Doing this exercise is not to undermine the problem or disclaiming responsibility, but to consider different perspectives, so you can adopt the best approach for it. Most problems we encounter daily may seem like huge issues when they crop up, but most, if not all, don’t have much impact in our life beyond that day.

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2. Vent if you have to, but don’t linger on the problem

If you feel very frustrated and need to let off some steam, go ahead and do that. Talk to a friend, complain, crib about it, or scream at the top of your lungs if it makes you happy.

At the same time, don’t get caught up with venting. While venting may temporarily relieve yourself, it’s not going to solve the problem ultimately. You don’t want to be an energy vampire.

Vent if there’s a need to, but do it for 15 to 20 minutes. Then move on.

3. Realize there are others out there facing this too

Even though the situation may be frustrating, you’re not alone. Remember there are almost 7 billion people in the world today, and chances are that other people have faced the same thing before too. Knowing it’s not just you helps you to get out of a self-victimizing mindset.

4. Process your thoughts/emotions

Process your thoughts/emotions with any of the four methods:

  1. Journal. Write your unhappiness in a private diary or in your blog. It doesn’t have to be formal at all – it can be a brain dump on rough paper or new word document. Delete after you are done.
  2. Audio taping. Record yourself as you talk out what’s on your mind. Tools include tape recorder, your PC (Audacity is a freeware for recording/editing audio) and your mobile (most mobiles today have audio recording functions). You can even use your voice mail for this. Just talking helps you to gain awareness of your emotions. After recording, play back and listen to what you said. You might find it quite revealing.
  3. Meditation. At its simplest form, meditation is just sitting/lying still and observing your reality as it is – including your thoughts and emotions. Some think that it involves some complex mambo-jumbo, but it doesn’t.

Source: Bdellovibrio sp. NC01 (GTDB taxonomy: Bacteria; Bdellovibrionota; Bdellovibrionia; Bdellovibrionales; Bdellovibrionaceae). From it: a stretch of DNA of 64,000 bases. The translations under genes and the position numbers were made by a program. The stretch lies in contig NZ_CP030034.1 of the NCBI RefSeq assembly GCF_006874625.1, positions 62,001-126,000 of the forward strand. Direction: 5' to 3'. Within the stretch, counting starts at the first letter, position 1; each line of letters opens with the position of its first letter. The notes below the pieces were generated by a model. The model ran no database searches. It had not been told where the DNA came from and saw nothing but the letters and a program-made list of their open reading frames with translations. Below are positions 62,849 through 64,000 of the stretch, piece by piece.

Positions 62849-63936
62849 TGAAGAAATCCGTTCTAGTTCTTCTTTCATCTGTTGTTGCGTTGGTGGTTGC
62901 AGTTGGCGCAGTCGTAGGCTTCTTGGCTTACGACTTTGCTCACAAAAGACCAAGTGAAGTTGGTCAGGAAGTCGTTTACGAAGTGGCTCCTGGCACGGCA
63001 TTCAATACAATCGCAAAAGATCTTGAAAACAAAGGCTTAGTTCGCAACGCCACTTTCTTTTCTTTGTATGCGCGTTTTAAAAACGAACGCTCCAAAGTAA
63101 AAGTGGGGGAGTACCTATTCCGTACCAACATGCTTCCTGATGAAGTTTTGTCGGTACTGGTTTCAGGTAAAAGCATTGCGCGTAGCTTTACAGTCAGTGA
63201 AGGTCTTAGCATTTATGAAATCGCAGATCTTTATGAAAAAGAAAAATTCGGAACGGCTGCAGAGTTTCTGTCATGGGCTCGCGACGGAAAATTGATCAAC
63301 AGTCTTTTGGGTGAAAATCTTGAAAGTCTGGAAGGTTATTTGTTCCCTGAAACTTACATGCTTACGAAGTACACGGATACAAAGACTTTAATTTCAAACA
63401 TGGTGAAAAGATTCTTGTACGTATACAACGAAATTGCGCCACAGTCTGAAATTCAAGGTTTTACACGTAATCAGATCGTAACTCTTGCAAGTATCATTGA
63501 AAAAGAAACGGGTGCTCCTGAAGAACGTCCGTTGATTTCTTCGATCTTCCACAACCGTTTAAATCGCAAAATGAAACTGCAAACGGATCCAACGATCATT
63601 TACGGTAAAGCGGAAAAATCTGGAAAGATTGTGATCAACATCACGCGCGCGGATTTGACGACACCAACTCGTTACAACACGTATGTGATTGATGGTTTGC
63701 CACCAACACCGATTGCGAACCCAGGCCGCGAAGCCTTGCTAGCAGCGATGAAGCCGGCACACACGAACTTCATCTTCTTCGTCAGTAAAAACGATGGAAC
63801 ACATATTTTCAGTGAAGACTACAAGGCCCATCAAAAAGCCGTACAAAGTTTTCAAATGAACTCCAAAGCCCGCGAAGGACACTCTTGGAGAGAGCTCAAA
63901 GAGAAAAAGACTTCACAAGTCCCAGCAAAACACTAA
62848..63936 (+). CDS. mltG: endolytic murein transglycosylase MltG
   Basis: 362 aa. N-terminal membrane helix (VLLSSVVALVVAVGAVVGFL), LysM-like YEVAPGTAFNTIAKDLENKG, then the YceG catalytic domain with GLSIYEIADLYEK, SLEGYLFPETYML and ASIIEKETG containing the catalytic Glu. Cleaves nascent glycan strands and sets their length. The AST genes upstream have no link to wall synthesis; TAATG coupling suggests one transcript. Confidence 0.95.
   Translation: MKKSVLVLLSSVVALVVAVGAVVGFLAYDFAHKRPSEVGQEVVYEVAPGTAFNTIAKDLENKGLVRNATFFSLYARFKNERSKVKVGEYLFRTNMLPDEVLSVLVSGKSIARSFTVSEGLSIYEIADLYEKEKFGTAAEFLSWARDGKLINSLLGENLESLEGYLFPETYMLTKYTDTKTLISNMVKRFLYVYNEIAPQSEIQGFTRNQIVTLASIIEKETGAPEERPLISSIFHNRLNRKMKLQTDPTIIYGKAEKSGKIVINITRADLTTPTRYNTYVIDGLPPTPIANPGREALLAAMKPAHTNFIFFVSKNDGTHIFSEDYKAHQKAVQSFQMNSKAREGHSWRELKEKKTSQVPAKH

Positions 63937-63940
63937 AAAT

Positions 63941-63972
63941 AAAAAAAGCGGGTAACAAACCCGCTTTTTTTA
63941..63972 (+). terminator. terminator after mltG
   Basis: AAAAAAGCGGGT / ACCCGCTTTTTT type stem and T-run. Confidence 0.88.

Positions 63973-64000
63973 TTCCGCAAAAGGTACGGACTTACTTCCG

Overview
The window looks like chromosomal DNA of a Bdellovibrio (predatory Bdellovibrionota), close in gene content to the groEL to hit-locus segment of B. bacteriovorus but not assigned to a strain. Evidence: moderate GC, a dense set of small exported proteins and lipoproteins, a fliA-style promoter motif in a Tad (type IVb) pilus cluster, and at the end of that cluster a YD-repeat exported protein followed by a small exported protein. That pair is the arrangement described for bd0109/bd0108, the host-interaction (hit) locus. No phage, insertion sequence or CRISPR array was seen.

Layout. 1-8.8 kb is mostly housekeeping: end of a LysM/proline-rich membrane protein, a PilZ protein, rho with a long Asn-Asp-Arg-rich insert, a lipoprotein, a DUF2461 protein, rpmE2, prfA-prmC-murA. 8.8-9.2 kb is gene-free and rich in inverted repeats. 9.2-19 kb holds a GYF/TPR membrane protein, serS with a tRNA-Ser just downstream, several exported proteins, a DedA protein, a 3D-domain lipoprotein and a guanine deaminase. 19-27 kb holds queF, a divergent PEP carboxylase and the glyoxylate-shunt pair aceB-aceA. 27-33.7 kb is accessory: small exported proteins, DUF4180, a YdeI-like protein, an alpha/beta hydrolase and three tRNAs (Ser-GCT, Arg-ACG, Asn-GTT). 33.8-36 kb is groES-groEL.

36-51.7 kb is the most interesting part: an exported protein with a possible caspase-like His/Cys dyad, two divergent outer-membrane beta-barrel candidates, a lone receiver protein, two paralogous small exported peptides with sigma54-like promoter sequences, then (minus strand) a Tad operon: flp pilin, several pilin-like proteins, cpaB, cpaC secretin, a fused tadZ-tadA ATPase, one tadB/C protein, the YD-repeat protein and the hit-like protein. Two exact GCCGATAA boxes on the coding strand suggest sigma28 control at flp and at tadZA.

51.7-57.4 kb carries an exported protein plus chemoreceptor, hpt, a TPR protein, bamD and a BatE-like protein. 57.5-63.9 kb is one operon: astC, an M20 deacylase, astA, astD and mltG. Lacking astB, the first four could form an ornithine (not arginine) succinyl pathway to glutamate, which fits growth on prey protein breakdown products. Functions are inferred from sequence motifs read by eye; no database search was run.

4. Talking to someone. Talking about it with someone helps you work through the issue. It also gets you an alternate viewpoint and consider it from a different angle.

5. Acknowledge your thoughts

Don’t resist your thoughts, but acknowledge them. This includes both positive and negative thoughts.

By acknowledging, I mean recognizing these thoughts exist. So if say, you have a thought that says, “Wow, I’m so stupid!”, acknowledge that. If you have a thought that says, “I can’t believe this is happening to me again”, acknowledge that as well.

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Know that acknowledging the thoughts doesn’t mean you agree with them. It’s simply recognizing the existence of said thoughts so that you can stop resisting yourself and focus on the situation on hand.

6. Give yourself a break

If you’re very stressed out by the situation, and the problem is not time sensitive, then give yourself a break. Take a walk, listen to some music, watch a movie, or get some sleep. When you’re done, you should feel a lot more revitalized to deal with the situation.

7. Uncover what you’re really upset about

A lot of times, the anger we feel isn’t about the world. You may start off feeling angry at someone or something, but at the depth of it, it’s anger toward yourself.

Uncover the root of your anger. I have written a five part anger management series on how to permanently overcome anger.

After that, ask yourself: How can you improve the situation? Go to Step #9, where you define your actionable steps. Our anger comes from not having control on the situation. Sitting there and feeling infuriated is not going to change the situation. The more action we take, the more we will regain control over the situation, the better we will feel.

8. See this as an obstacle to be overcome